Abstract The objective of this work is to optimize portfolios and to evaluate their performances. CAPM and APT models are important models that use statistical measures in order to achieve the objective. Throughout this work we improved our knowledge regarding portfolio theory and its application. Literature and Data For information we used the book Investments and Portfolio Management by Bodie, Kane and Marcus as well as material given during the lectures. We used Microsoft Excel to elaborate data and the sources were given during the labs.
Introduction: The goal is to explore and compare different methods such as CAPM, APT and portfolio theory. Methodology: In this assignment we exploit theories such as the Portfolio Theory, Mean-Variance Theory and the CAPM. So, we are assuming all the hypotheses that these theories assume. Among all, we are assuming that average return is a good measure of return and the risk could be calculated with the standard deviation. When we use CAPM, we are implying that the only risk is the Beta with the market (systematic risk) because we can reduce the risk of each asset to zero, with a well-diversified portfolio. In APT, we assume there are other important risks related to other factors. So, the main difference between APT and CAPM is that while CAPM only considers the market as the factor, APT considers more factors. There are other important differences, but these are out of the scope of this work. a) The assets we choose are all listed at the Stockholm Stock Exchange
(OMX30) and are the following: ABB, Assa Abloy, Electrolux, Ericsson, H&M, Kinnevik, Nokia, SEB, SCA and Volvo. Most of these companies are industrial manufacturing companies with a long history. Kinnevik (investment company) and SEB (banking and finance) are in the financial sector. H&M is a retail-clothing company. We used monthly returns during 5 years, from January 2006 to December 2010. 2
We choose ten companies with following average return, variance and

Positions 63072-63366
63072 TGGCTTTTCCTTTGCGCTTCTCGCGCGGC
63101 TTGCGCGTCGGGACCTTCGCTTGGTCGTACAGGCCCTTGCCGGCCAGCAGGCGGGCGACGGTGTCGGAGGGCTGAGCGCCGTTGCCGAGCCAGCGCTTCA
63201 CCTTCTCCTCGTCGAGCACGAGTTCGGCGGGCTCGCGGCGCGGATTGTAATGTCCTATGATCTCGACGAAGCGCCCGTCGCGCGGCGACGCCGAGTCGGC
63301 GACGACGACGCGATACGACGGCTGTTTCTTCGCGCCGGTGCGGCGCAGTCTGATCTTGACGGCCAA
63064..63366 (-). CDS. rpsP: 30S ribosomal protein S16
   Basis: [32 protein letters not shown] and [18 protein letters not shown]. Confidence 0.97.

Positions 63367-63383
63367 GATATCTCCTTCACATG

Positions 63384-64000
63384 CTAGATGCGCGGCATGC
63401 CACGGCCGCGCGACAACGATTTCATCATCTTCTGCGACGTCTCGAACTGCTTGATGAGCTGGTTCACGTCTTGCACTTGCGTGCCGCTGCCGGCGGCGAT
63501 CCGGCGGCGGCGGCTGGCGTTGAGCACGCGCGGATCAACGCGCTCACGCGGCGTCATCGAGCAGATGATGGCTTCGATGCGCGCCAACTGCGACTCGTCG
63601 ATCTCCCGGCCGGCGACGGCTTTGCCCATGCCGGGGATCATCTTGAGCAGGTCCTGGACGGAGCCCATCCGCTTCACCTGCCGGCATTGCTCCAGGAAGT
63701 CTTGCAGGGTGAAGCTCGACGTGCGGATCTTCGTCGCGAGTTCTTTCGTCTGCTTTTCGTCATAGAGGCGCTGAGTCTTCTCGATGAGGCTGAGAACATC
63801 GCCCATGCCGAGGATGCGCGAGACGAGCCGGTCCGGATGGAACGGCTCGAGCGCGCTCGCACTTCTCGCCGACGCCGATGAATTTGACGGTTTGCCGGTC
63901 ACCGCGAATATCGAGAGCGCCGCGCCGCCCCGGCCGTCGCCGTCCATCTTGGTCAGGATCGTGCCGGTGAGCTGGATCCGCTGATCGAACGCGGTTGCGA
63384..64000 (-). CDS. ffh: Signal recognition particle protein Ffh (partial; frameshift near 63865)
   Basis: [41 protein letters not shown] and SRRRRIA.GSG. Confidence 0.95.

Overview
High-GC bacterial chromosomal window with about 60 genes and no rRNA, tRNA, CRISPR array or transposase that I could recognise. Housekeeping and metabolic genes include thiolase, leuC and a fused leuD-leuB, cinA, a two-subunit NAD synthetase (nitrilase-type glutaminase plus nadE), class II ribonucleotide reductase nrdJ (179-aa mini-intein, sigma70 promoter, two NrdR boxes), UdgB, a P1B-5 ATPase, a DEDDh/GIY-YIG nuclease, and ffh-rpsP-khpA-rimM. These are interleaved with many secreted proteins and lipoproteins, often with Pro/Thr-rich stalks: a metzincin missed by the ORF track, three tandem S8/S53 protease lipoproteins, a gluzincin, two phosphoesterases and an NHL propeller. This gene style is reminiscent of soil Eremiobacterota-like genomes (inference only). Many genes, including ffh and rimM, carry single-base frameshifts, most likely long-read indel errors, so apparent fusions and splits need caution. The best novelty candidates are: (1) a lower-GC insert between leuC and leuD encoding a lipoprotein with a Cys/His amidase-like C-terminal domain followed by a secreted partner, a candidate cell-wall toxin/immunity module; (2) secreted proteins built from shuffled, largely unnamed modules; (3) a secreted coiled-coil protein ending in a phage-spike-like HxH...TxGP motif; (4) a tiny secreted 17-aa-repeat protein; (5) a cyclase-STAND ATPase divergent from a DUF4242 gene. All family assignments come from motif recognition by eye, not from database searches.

It is easy to notice that ABB and Electrolux have the highest average
returns while Nokia has the lowest return. Ericsson and Nokia have a negative average return. We use standard deviation as a measure of risk, according to mean-variance theory. A high standard deviation implies a high deviation from the average return; a low standard deviation implies a low deviation from the average return. SEB and Volvo have the highest standard deviation, while H&M has the lowest. Firstly, we created an evenly weighted portfolio. The portfolio has the following features:
Average Return is 0,6%, with a standard deviation of 6%. It seems to be a non-attractive portfolio, because of the very low return with a high risk. In order to compare portfolios we could use the Sharpe Ratio, which is a performance measurement. It is calculated as subtracting the risk free rate from the portfolio return and dividing the result by the standard deviation. We use the average return of 3-months T-Bills to compute the risk free rate.
This is a relative measure, so we should compare it with the Sharpe Ratio of a different weighted portfolio, in order to see if we get a better return to risk. By multiplying the monthly average return by 12, we obtain the following annual returns:
The following graph shows the stocks´ performances over this 5-year period compared to the OMX (a proxy for the Swedish Market).
We choose to observe a portfolio composed by Kinnevik and Volvo. We
choose these companies because the firms are operating in two different sectors. Volvo is an international company, which produces trucks and equipment while Kinnevik is an investment company. Average Returns, Standard Deviations and Covariance of these companies are the following:
Covariance between two or more assets is very important because it allows us to get a diversification effect. Covariance is the...
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